Suppose we have a variable
(may or may not be a random variable) that represents the state of nature. We observe a variable
which is obtained by some model of the world
Figure 2: Inference Setup
Suppose we know that
is a probability distribution. If we observe
, then the a posteriori estimate of
is given by Bayes Rule
Since the estimate is only dependent on the model and the prior, we don’t actually need to compute the probabilities to figure out the most likely
If we have no prior information on
, then we can assume
is uniform, reducing Definition 77 to only optimize over the model.
Since there are only two possible values of
in a binary test, there are two “hypotheses” that we have, and we want to accept the more likely one.
With two possible hypotheses, there are two kinds of errors we can make.
Our goal is to create a decision rule
that we can use to predict
. Based on what the decision rule is used for, there will be requirements on how large the probability of Type I and Type II errors can be. We can formulate the search for a hypothesis test as an optimization. For some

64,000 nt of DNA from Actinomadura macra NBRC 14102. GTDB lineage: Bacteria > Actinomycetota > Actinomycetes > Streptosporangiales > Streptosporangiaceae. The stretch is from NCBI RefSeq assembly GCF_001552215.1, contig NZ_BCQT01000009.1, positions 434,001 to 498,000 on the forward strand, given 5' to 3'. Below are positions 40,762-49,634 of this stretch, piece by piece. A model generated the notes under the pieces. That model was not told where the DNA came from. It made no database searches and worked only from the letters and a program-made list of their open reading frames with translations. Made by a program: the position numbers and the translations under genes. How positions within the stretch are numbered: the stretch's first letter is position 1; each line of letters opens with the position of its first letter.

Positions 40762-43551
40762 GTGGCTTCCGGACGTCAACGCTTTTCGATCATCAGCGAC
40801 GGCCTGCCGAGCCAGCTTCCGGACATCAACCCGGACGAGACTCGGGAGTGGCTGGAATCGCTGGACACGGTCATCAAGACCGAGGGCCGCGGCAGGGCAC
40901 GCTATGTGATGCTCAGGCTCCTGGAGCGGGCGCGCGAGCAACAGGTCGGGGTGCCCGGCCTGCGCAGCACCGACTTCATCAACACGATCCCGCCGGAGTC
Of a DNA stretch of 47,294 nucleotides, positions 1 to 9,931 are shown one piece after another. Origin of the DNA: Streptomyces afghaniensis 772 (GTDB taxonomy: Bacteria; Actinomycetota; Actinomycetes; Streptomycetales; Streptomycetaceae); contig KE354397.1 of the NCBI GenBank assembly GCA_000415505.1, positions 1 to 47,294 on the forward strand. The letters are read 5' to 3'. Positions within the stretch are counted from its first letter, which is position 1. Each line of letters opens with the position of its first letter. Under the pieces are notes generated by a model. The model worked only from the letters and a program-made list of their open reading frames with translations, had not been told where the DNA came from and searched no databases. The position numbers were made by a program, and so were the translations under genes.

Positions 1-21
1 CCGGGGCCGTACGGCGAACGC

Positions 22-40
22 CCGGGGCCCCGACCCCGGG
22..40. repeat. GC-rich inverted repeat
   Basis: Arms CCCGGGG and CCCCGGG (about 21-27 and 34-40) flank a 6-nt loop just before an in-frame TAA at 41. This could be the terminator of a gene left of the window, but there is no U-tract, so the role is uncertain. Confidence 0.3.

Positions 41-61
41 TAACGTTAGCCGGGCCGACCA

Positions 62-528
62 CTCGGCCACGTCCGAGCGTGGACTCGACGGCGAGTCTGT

, we want to find
Intuitively, our test should depend on
since these quantities give us how likely we are to get our observations if we knew the ground truth. We can define a ratio that formally compares these two quantities.
Notice that we can write MLE as a threshold on the likelihood ratio since if
, then we say
, and vice versa. However, there is no particular reason that
must always be the number at which we threshold our likelihood ratio, and so we can generalize this idea to form different forms of tests.
MAP fits into the framework of a threshold test since we can write
It turns out that threshold tests are optimal with respect to solving Equation 1.
is monotonically increasing or decreasing, we can make the decision rule even simpler since it can be turned into a threshold on
. For example, if
is monotonically inreasing, then an optimal decision rule might be